Attitudes about care

Attitudes about care

LASA filenames:
LASA032 (Choices for care and housing, only in wave B)
LASA112 (Attitudes about care)
LASA175 (Attitudes towards nursing home care)

Contact: Marjolein Broese van Groenou

Background

In LASA, questions have been asked about the preference for source of care, for example informal or formal care. Care has often been studied within the framework of Andersen and Newman that specifies individual and societal determinants of care use [1]. From past studies we known older adults’ care use is, amongst others, related to their predispositions to receive care, such as, norms, attitudes and preferences [2-4]. The questions of attitudes (LASA112) about care have been derived from studies by de Klerk & Huijsman and Steverink [5,6].

Furthermore, community-dwelling respondents were asked during wave B (LASAB032) that when they need help at a particular moment, from who they would like to receive help and, concerning housing, where they would like to move to. Next, the older adults not living independently were asked that when they would have to make a housing choice again, where they would prefer to live.

After the reform of long term care in 2015, the allocation of residential care became more restricted: residential care homes (verzorgingshuizen) were abolished and nursing care homes were only available for those needing 24/7 care. As a result, only the very frail and/or very old could move into a nursing home. In line with this, general attitudes toward nursing homes may have become more negative. At the LASA J-wave we included nine items on care in nursing homes in order to examine the general attitudes towards nursing homes. These items were developed in consultation with members of the research group on Care of the Netherlands Institute on Social Research (SCP).

Measurement instruments in LASA


1) Attitudes about care (LASA112)

The respondents were asked to indicate on a 5-point scale, ranging from completely disagree to completely agree, whether they agreed to the following statements:

  1. It’s annoying to be dependent on professional agencies for help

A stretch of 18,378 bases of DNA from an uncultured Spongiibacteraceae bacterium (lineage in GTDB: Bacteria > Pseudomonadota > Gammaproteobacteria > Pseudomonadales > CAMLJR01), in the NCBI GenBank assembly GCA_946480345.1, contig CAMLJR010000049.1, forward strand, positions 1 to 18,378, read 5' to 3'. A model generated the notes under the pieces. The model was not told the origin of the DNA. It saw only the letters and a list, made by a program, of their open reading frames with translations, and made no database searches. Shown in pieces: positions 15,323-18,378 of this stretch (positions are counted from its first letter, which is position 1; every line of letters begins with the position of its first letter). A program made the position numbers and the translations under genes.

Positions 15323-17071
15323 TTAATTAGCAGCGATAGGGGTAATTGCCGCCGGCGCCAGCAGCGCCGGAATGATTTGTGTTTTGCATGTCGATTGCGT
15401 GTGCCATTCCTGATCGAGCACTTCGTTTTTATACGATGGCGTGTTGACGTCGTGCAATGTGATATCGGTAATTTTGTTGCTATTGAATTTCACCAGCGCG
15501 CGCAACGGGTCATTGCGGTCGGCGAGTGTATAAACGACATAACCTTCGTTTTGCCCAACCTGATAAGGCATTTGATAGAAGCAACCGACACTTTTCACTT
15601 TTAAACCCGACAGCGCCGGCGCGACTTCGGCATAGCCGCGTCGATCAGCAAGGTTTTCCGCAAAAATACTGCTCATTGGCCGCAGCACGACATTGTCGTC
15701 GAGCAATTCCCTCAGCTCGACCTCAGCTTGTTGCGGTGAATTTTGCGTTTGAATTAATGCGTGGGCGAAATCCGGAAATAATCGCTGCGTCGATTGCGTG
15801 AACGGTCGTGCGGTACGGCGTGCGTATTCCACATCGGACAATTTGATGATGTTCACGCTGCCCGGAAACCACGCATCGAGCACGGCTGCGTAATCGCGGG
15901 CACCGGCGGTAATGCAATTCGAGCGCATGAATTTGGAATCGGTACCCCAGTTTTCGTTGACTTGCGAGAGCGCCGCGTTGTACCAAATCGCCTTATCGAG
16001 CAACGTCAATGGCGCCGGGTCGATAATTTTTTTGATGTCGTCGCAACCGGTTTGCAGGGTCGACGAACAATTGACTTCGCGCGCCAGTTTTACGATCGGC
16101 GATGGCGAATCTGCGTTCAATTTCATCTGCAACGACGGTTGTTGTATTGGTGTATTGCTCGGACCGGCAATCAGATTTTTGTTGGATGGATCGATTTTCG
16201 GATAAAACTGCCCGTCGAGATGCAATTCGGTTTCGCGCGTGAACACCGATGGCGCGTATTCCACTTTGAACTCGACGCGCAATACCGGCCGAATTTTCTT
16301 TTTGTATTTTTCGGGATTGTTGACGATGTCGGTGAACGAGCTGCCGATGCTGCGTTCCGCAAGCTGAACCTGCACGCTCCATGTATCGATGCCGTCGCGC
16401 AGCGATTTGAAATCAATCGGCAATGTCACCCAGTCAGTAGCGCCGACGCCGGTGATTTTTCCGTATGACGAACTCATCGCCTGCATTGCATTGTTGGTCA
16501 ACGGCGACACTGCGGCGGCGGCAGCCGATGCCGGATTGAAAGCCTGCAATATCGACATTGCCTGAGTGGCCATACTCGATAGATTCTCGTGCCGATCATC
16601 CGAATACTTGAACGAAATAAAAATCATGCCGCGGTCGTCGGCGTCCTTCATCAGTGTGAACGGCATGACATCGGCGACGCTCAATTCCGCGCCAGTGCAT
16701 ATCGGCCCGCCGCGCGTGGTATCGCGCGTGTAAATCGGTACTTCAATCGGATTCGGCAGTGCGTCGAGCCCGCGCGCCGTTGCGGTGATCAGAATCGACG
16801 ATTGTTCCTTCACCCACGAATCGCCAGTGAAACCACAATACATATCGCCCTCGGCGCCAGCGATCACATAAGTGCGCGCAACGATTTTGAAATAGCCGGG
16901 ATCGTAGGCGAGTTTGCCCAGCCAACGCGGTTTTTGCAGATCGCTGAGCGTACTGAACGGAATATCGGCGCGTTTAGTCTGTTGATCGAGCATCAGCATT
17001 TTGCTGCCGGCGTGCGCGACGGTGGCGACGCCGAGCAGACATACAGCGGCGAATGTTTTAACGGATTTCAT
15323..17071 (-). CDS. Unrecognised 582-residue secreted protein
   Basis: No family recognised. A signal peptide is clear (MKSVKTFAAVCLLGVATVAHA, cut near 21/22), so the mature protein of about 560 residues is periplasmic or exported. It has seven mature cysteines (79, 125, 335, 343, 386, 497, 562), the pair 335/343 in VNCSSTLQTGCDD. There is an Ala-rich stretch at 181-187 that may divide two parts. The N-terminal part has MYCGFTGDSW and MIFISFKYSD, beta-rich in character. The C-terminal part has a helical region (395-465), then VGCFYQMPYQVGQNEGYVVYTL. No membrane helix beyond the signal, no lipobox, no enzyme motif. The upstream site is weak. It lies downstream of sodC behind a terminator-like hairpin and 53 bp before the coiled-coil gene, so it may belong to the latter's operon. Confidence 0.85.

2. If you need temporary help, you should be able to ask your children, family or neighbours
  3. Older adults should not have to pay for the help they need
  4. Help from your children or family goes at the expense of your independence
  5. By living with children or family you give them too much burden
  6. If older adults need help for their personal care, they should be able to count on children, family or neighbours
  7. Help from professional agencies goes at the expense of your independence
  8. You need to wait too long before you get help from professional institutions
  9. I need to ask too often my children, family or neighbours for help

At wave LASA-B, LASA-2B and LASA-F, statements 1 to 8 were asked. At wave LASA-G, LASA-H, LASA-3B, LASA-MB and LASA-I statements 1, 2, 4, 6, 7 and 9 were asked. These statements are categorized in the variables qaid1 to qaid9 (in LASA-MB: maid1 to maid9).

2) Choices regarding to care (LASAB032)

Questions concerning choices for care and housing were asked. Six statements were only asked at respondents living independently:

  1. When I need help at a particular moment I would want:
    a. Organize: self
    b. Organize: family doctor
  2. When I have to move because of my health, I would prefer:
    a. Move: to family
    b. Move: to residential home
  3. When I need help at a particular moment I would want
    a. Organize: family doctor
    b. Organize: children
  4. When I have to move because of my health, I would prefer for moving to
    a. Move: residential home
    b. Move: old peoples home (with service)
  5. When I need help at a particular moment:
    a. Organize: self
    b. Organize: children
  6. When I have to move because of my health, I would prefer:
    a. Move: to family
    b. Move: old peoples home (with services)

Another six statements were only asked at respondents not living independently:

  1. When I would have to make a housing choice again, I would prefer to: